Moorestown Township was incorporated as a township by an Act of the New Jersey Legislature on March 11, 1922, from portions of Chester Township (now Maple Shade Township), based on the results of a referendum held on April 25, 1922.[3] The New Jersey Legislature convene at the State House building in Trenton. ... is the 70th day of the year (71st in leap years) in the Gregorian calendar. ... Year 1922 (MCMXXII) was a common year starting on Sunday (link will display full calendar) of the Gregorian calendar. ... Maple Shade highlighted in Burlington County. ... is the 115th day of the year (116th in leap years) in the Gregorian calendar. ... Year 1922 (MCMXXII) was a common year starting on Sunday (link will display full calendar) of the Gregorian calendar. ...


In keeping with Moorestown's Quaker heritage, the township banned all liquor sales in 1915 and retained the restrictions after Prohibition ended in 1933. Referendums aiming to repeal the ban failed in both 1935 and 1953. In 2007, the Township Council approved a referendum that would allow the sale by auction of six liquor licenses (the state limit of one per every 3,000 residents), with estimates that each license could sell over $1 million each.[4] Detroit police inspecting equipment found in a clandestine underground brewery during the prohibition era. ...


Moorestown was ranked number one in Money magazine's list of the best places to live in America in 2005. [5] The magazine screened over a thousand small towns and created a list of the top 100 for its August 2005 issue. The township earned the top spot because of its true community feeling, in addition to its relatively high income and good schools. Another one of its attributes is its close proximity to Philadelphia, Pennsylvania, about a 15-minute commute. Money is a Time Warner financial magazine. ... Nickname: City of Brotherly Love, Philly, the Quaker City Motto: Philadelphia maneto (Let brotherly love continue) Location in Pennsylvania Coordinates: Country United States State Pennsylvania County Philadelphia Founded October 27, 1682 Incorporated October 25, 1701 Mayor John F. Street (D) Area    - City 369. ...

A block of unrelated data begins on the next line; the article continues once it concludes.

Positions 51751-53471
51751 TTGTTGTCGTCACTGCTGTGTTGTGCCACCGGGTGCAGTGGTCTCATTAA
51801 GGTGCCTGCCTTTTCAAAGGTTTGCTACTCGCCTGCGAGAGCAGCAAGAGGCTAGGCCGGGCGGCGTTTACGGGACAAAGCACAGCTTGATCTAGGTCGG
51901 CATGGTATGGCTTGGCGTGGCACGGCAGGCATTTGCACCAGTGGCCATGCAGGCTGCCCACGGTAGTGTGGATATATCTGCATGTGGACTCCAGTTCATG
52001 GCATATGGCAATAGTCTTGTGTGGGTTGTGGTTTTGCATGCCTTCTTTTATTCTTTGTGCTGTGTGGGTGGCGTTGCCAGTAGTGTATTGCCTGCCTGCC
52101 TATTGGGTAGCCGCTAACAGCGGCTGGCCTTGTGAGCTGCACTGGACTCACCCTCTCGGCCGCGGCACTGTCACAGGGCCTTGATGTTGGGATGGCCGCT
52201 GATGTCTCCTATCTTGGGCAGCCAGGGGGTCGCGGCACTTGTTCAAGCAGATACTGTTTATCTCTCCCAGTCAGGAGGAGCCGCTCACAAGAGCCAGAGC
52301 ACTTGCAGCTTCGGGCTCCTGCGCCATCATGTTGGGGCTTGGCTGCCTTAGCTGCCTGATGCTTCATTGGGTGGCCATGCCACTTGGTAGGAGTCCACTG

Contents

Geography

According to the United States Census Bureau, the township has a total area of 14.9 square miles (38.7 km²), of which, 14.8 square miles (38.3 km²) of it is land and 0.2 square miles (0.4 km²) of it (1.07%) is water. The United States Census Bureau (officially Bureau of the Census as defined in Title ) is a part of the United States Department of Commerce. ... A square mile is an English unit of area equal to that of a square with sides each 1 statute mile (≈1,609 m) in length. ... A square metre (US spelling: square meter) is by definition the area enclosed by a square with sides each 1 metre long. ...


Moorestown Township is located in southwest Burlington County and borders Maple Shade Township to the south, Cinnaminson Township and Delran Township to the west, Willingboro Township on the north and Mount Laurel Township to the east. Moorestown Township is approximately ten miles east of Philadelphia. Maple Shade highlighted in Burlington County. ... Cinnaminson Township, New Jersey Cinnaminson Township is a Township in Burlington County, New Jersey, United States. ... Delran highlighted in Burlington County. ... Willingboro Township highlighted in Burlington County. ... Mount Laurel Township highlighted in Burlington County. ...


Moorestown-Lenola is a census-designated place and unincorporated area located within Moorestown Township. Other place names used within Moorestown include North Bend, Stanwick and West Moorestown.[6] Moorestown-Lenola is a census-designated place located in Burlington County, New Jersey. ... A census-designated place (CDP) is an area identified by the United States Census Bureau for statistical reporting. ... Unincorporated areas in the state of New Jersey are communities that are part of one or more incorporated municipalities. ...


Demographics

Historical populations
Census Pop.  %±
1930 7,247
1940 7,749 6.9%
1950 9,123 17.7%
1960 12,497 37.0%
1970 15,577 24.6%
1980 15,596 0.1%
1990 16,116 3.3%
2000 19,017 18.0%
Est. 2006 19,996 [7] 5.1%
Population 1930 - 1990[8]